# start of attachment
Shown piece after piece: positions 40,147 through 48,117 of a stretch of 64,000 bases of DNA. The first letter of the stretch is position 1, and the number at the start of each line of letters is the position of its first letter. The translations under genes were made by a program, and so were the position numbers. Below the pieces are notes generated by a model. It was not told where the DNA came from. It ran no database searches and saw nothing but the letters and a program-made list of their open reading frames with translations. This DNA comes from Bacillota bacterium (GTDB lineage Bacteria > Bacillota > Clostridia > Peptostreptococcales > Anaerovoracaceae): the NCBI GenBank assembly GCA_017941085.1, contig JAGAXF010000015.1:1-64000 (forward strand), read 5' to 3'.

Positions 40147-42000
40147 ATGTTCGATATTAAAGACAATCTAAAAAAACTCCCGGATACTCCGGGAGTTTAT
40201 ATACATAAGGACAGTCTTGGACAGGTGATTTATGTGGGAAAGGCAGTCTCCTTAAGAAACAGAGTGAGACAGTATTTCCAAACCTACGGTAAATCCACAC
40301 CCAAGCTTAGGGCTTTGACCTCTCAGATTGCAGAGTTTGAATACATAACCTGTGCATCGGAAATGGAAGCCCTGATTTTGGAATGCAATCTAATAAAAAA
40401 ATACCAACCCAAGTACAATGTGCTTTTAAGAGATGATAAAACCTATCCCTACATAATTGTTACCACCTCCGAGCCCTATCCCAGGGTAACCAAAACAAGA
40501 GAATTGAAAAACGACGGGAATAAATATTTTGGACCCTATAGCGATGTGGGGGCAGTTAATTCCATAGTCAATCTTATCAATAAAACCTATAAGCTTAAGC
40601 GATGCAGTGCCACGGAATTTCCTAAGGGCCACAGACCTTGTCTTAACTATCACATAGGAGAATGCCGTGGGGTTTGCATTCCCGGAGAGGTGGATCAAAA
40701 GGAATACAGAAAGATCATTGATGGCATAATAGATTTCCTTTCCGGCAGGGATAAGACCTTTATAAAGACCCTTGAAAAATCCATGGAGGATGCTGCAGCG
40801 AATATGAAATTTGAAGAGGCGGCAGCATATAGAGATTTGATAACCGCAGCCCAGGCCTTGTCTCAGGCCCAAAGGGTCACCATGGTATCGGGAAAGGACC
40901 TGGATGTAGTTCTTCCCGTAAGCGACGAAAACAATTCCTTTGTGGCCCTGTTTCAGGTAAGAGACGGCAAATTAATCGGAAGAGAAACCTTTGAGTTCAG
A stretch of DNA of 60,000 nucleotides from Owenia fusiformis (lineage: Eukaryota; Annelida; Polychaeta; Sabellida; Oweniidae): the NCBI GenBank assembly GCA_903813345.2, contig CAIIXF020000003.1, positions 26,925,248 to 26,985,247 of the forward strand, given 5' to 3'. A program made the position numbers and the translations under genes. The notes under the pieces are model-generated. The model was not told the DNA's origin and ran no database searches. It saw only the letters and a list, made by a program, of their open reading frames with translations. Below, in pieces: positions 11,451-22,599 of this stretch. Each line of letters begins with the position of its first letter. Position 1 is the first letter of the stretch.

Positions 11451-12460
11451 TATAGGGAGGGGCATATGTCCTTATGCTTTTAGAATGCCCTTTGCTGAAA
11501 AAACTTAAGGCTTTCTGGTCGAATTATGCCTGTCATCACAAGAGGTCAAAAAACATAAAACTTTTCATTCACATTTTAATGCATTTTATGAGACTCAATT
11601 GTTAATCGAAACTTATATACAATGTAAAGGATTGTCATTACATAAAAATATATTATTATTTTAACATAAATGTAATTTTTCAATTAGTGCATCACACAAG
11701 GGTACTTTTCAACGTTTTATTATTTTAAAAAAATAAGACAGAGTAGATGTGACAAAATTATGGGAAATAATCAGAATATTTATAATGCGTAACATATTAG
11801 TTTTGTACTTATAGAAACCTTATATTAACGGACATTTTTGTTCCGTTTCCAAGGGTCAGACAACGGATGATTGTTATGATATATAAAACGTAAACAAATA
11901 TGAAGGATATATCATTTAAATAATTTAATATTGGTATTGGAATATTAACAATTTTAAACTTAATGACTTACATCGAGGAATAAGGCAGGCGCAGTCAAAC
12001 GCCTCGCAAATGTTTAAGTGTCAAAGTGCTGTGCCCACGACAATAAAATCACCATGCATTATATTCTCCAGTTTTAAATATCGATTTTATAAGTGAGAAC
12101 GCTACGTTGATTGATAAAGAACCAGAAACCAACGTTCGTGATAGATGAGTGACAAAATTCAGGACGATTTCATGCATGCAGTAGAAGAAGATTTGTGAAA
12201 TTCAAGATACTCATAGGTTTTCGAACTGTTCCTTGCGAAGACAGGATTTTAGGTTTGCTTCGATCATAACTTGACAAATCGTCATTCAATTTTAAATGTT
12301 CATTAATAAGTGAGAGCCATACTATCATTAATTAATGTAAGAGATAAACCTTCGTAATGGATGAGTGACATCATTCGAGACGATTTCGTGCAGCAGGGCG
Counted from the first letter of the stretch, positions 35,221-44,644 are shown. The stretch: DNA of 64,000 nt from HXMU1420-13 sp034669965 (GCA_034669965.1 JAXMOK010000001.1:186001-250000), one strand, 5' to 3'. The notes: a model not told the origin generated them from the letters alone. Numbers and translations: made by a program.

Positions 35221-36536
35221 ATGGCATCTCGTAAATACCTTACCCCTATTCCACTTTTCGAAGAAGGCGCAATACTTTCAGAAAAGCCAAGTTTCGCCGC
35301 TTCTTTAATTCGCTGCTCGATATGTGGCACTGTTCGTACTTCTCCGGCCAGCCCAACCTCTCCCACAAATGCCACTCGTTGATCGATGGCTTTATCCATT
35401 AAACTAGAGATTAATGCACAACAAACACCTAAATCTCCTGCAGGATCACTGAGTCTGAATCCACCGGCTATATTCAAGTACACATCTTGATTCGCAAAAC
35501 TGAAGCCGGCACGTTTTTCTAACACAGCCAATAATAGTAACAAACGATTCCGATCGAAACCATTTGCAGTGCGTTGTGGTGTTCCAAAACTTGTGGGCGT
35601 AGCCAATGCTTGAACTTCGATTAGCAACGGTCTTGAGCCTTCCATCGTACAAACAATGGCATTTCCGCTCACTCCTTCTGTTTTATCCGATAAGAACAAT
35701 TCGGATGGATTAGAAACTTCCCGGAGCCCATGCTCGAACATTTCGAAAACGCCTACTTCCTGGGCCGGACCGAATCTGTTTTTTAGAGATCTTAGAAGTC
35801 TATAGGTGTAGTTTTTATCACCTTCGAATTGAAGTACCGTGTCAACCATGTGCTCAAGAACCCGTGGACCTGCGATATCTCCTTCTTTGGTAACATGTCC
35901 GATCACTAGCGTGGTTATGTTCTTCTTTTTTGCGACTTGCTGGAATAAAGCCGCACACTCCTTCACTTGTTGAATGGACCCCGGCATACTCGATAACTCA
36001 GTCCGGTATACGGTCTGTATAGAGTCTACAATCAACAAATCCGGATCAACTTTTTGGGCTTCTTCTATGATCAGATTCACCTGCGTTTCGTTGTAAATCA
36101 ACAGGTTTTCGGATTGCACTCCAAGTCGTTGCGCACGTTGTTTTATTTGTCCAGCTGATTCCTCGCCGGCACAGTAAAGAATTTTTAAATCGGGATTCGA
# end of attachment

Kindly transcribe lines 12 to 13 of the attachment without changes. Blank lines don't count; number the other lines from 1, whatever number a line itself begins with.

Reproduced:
A stretch of DNA of 60,000 nucleotides from Owenia fusiformis (lineage: Eukaryota; Annelida; Polychaeta; Sabellida; Oweniidae): the NCBI GenBank assembly GCA_903813345.2, contig CAIIXF020000003.1, positions 26,925,248 to 26,985,247 of the forward strand, given 5' to 3'. A program made the position numbers and the translations under genes. The notes under the pieces are model-generated. The model was not told the DNA's origin and ran no database searches. It saw only the letters and a list, made by a program, of their open reading frames with translations. Below, in pieces: positions 11,451-22,599 of this stretch. Each line of letters begins with the position of its first letter. Position 1 is the first letter of the stretch.

Positions 11451-12460